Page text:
If you weren’t squeamish about pet rats before… you will be now.
A 10-year old boy, Aiden Pankey, died in 2013 from Rat-Bite Fever after handling a rat that was purchased for him at Petco.
Aiden’s father, Andrew Pankey is now suing Petco for undisclosed damages because he says that they didn’t disclose the risk associated with having a rat as a pet.
Vanessa Sauer, Aiden’s mother, was also suing Petco, but settled the case before it went to trial.
Aiden already had a pet rat, but wanted a second one.
His grandmother bought the animal for the 10-year-old because he wanted a male rat to ‘marry’ the female rodent he already had. They picked out ‘Alex’ together at a San Diego Petco store.
Only two weeks after purchasing the animal from the pet chain, Aidan grew gravely ill and two days after showing flu-like symptoms, he died. The CDC determined his death was caused by rat-bite fever from handling his new rat.
Aidan’s father, Andrew Pankey, previously said to CBS 8: ‘I’m fighting this case to protect some children because I don’t want this to happen to another family. I still talk to him, tell him I love him – that daddy is not going give up.’
In the case’s opening statements, the Pankey’s lawyer accused Petco and pet supplier Barney’s Pets, of knowing some rats were infected but didn’t alert customers to the danger, reported the San Diego Union Tribune…
…They added that Petco does warn of potential dangers that come when buying a rat, including rat-bite fever, but it is handed over in form that comes with general instructions about how to care for the pet, reported Inside Edition.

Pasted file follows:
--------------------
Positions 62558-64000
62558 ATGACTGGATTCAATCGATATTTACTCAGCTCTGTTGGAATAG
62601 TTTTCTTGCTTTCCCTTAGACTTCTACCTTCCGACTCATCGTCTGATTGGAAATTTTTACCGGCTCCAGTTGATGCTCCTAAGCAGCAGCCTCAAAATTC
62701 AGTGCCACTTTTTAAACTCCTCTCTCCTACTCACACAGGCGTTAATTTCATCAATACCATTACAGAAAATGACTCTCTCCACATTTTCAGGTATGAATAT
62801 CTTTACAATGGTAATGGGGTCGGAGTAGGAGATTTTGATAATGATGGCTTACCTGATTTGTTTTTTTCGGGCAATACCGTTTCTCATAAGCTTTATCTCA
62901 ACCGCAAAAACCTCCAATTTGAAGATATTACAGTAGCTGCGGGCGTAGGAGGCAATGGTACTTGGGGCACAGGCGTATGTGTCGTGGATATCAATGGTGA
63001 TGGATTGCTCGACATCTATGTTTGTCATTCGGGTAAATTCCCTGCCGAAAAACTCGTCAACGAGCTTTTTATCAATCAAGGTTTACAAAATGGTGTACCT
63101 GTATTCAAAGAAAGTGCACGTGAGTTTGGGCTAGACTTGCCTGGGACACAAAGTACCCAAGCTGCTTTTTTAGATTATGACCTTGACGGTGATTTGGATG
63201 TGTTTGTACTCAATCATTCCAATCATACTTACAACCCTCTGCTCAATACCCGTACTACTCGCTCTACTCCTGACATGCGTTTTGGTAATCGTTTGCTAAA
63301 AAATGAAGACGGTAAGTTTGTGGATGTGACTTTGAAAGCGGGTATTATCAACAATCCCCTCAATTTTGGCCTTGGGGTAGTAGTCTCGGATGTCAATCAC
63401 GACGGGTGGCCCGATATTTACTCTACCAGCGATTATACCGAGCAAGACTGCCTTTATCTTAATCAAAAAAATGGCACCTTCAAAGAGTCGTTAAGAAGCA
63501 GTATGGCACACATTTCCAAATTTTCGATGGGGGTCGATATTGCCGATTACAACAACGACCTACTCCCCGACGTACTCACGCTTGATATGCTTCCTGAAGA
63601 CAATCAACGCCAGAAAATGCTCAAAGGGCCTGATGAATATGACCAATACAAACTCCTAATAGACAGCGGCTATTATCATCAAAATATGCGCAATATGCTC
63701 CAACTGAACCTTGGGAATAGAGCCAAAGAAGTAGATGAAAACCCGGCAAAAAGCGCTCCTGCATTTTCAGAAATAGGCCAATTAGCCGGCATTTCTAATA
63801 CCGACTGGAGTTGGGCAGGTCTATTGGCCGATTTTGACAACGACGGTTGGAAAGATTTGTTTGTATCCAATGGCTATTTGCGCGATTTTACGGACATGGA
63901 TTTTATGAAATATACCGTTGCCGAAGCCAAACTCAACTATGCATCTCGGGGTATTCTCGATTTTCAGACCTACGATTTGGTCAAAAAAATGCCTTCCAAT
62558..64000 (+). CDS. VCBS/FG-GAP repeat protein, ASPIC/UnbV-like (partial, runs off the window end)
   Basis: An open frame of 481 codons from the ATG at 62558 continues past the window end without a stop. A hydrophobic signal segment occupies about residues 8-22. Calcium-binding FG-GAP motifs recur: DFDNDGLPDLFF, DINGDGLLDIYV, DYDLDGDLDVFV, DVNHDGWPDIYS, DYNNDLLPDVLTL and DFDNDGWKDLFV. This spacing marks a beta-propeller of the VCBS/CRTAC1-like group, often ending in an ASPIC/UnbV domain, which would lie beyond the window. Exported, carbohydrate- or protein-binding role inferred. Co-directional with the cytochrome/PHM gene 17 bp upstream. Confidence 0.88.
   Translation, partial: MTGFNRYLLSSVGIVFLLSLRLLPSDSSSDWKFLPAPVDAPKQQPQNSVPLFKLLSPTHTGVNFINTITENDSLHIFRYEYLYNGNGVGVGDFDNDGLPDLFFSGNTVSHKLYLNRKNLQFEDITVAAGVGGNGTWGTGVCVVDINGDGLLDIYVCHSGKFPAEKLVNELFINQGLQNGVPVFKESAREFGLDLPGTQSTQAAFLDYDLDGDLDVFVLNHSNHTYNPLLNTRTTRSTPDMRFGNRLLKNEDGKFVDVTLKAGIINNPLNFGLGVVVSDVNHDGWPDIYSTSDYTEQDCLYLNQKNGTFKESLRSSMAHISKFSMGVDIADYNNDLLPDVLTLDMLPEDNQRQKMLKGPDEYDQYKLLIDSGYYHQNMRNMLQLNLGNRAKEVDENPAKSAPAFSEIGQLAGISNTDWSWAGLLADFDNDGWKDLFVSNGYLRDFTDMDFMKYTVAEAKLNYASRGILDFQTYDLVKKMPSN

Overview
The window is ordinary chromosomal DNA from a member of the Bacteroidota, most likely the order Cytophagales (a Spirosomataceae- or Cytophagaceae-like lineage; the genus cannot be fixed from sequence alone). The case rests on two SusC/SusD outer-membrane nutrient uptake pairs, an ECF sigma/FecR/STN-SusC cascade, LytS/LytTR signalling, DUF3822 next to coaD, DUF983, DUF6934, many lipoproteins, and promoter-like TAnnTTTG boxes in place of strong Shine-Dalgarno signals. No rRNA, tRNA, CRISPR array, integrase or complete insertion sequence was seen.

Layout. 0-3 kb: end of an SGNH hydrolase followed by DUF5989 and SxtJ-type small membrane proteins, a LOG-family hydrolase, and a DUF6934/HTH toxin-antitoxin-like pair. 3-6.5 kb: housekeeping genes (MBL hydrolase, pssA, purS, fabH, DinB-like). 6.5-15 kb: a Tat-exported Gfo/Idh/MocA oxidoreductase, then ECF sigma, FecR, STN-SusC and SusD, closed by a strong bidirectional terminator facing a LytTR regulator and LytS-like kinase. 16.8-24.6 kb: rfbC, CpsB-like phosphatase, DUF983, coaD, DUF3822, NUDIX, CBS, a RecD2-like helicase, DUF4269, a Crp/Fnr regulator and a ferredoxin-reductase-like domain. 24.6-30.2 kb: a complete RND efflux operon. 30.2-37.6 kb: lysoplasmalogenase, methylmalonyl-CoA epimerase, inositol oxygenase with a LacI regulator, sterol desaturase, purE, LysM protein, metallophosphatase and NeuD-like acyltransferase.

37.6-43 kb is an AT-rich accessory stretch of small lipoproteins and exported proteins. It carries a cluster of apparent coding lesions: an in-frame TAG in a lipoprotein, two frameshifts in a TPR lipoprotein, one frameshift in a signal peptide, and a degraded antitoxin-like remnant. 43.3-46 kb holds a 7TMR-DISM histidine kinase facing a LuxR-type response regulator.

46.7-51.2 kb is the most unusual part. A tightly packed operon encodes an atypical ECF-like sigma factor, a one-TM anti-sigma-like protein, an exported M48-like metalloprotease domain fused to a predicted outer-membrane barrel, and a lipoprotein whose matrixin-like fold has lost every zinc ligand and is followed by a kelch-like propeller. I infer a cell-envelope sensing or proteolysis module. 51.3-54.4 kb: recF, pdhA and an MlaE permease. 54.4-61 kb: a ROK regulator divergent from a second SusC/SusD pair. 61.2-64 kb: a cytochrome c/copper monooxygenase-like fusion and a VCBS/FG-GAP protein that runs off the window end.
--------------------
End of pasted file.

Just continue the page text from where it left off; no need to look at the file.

A Petco lawyer said: ‘Petco warned about it. One thing Petco cannot do is change the nature of an animal.’…
…According to the CDC, people can contract rat-bite fever from bites or scratches from infected rodents, such as rats, mice and gerbils, or even just by handling an animal with the disease without a bite or scratch.
It can also be contracted by consuming food or drink contaminated with the bacteria. It is not spread from person to person.
Antibiotics, such as penicillin, are highly effective at treating rat-bite fever, and it is rarely fatal, according to the CDC.
The CDC says those at higher risk of contracting the illness are people with pet rats or who work with rats in laboratories or pet stores, or live in rat-infested buildings.
The agency recommends that people who handle rats or clean their cages wear protective gloves, wash their hands regularly and avoid touching their mouths with their hands after being in contact with rodents.
Read more: Daily Mail
Maybe there are just some animals that shouldn’t be kept as pets.
What do you think of this tragic story?
Will you think twice about buying a rat as a pet?